The recently amalgamated and renamed power company, Jaiprakash Power Ventures Ltd (JPVL), registered a flat net profit for the quarter ended December despite a 92% increase in income from operations.
The company posted total revenues of around Rs119 crore for the three months compared with Rs62 crore in the year-ago period. Operating profit was higher by 81% at Rs102 crore, while higher interest costs kept profit after tax of Rs24 crore, at the same level as a year ago.
The presence of extraordinary items has made comparison difficult. During December, JPVL incurred a loss of around Rs7 crore due to foreign exchange variations of the amalgamated company. However, during December 2008, it made an extraordinary profit of Rs20 crore, thanks to the refund of interest from Power Finance Corp. Ltd (PFC) for earlier years. Hence, profit for December quarter at Rs16 crore was around 62% lower than the year-ago period.
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However, a comparison of the third quarter results for fiscal year to 31 March with that of other periods will not be accurate in establishing its performance, as it was recently merged with another company from the group, Jaiprakash Hydro Power Ltd. Three shares of Jaiprakash Hydro were given for every share of the original JVPL, the wholly owned subsidiary of Jaiprakash Associates.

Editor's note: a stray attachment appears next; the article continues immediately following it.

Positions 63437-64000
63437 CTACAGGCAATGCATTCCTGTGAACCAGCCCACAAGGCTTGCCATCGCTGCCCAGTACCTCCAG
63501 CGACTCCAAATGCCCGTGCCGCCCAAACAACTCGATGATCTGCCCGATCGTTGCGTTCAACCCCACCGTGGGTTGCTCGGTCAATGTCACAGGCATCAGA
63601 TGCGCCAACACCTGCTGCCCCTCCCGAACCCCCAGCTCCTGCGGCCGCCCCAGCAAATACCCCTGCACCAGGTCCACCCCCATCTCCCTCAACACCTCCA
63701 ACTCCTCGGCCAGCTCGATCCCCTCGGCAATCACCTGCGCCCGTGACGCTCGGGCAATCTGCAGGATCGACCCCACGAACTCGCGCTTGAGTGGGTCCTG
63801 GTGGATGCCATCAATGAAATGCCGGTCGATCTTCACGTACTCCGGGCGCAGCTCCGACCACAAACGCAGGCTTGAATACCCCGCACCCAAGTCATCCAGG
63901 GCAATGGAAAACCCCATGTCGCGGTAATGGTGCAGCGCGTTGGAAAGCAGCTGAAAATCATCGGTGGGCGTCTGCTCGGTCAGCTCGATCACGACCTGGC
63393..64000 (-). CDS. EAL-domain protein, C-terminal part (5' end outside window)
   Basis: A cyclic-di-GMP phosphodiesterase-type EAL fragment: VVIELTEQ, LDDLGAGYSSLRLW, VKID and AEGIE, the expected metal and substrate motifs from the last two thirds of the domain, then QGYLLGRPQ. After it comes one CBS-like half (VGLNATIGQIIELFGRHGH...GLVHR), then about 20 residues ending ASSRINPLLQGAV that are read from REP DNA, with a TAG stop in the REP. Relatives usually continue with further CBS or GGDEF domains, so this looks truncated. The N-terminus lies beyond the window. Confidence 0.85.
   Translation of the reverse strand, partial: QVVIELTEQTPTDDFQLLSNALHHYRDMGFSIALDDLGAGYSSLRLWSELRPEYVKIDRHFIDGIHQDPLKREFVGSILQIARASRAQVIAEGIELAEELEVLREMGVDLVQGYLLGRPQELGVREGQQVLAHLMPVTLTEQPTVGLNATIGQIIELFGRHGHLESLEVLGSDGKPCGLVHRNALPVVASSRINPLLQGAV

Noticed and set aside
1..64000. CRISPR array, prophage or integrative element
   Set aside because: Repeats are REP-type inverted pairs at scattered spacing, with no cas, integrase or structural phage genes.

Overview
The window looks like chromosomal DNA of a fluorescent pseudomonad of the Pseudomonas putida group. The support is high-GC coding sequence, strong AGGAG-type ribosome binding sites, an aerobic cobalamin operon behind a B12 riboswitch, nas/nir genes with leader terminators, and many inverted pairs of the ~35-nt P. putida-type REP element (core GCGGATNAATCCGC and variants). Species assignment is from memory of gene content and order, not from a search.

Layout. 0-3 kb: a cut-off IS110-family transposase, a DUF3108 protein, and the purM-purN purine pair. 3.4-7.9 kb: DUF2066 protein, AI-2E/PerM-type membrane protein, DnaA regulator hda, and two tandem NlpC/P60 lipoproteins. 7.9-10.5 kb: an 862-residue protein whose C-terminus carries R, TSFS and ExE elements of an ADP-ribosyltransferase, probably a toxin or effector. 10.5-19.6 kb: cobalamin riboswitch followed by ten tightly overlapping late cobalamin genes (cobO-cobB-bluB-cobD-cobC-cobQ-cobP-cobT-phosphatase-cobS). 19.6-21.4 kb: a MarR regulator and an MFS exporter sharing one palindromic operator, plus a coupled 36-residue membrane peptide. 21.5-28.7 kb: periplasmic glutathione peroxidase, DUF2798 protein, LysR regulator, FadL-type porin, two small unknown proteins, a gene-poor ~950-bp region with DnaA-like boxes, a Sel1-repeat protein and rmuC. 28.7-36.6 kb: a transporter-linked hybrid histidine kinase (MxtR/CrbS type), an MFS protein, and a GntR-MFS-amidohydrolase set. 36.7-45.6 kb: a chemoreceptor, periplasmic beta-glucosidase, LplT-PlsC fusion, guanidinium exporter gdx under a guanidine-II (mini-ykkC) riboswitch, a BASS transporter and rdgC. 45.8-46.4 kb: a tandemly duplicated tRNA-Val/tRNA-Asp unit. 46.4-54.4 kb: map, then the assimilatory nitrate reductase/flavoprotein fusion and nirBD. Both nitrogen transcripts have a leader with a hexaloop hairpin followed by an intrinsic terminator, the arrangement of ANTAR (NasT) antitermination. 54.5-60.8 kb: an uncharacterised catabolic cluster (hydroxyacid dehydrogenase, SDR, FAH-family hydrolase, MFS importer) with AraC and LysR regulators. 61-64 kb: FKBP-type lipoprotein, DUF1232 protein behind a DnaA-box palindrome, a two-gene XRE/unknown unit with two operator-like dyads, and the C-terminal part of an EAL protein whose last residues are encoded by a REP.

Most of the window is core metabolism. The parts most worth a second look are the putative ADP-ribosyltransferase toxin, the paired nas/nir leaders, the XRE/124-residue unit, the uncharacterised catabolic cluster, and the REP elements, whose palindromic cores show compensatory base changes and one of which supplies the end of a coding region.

One positive outcome of the merger is that it will bring a healthy portfolio of hydro and thermal power projects. The hydropower generation of the merged entity will be around 700MW after the merger from 300MW operated by Jaiprakash Hydro. In the next 15-18 months, the merger is expected to add another 1,000MW of power to its assets. The company is talking of an addition of 12,770MW of capacity over the next nine years, which, of course, is too long a trajectory to consider from an investment perspective.
JPVL would have a steady revenue stream from its operational projects where it realizes better returns from sale of merchant power than the regulated returns. However, in the near-term one may not see any significant earnings accretion due to the high gestation period for hydropower projects, which may have a negative impact on return on equity. The fledgling company is still tying up coal linkages for some of its planned thermal projects.
Analysts are also expecting an equity dilution as the company will have to garner funds for its projects. Its short-term requirements are funded mainly through discounting its future receivables. In fact, in 2008, JVPL’s plan to tap capital markets was stalled due to poor market conditions. Reports now say that a sale of shares worth Rs1,500 crore to institutional buyers, implying a dilution of about 10%, will bridge part of the gap between its ambitious plans and poor internal funding abilities.
Such concerns will limit any upside in the stock in the near to medium term, especially given that there are a host of large power sector plays with strong earnings growth potential. JVPL share price has corrected a bit after the results, although it has outperformed the Nifty index on the National Stock Exchange like its peers.
Graphics by Naveen Kumar Saini/Mint
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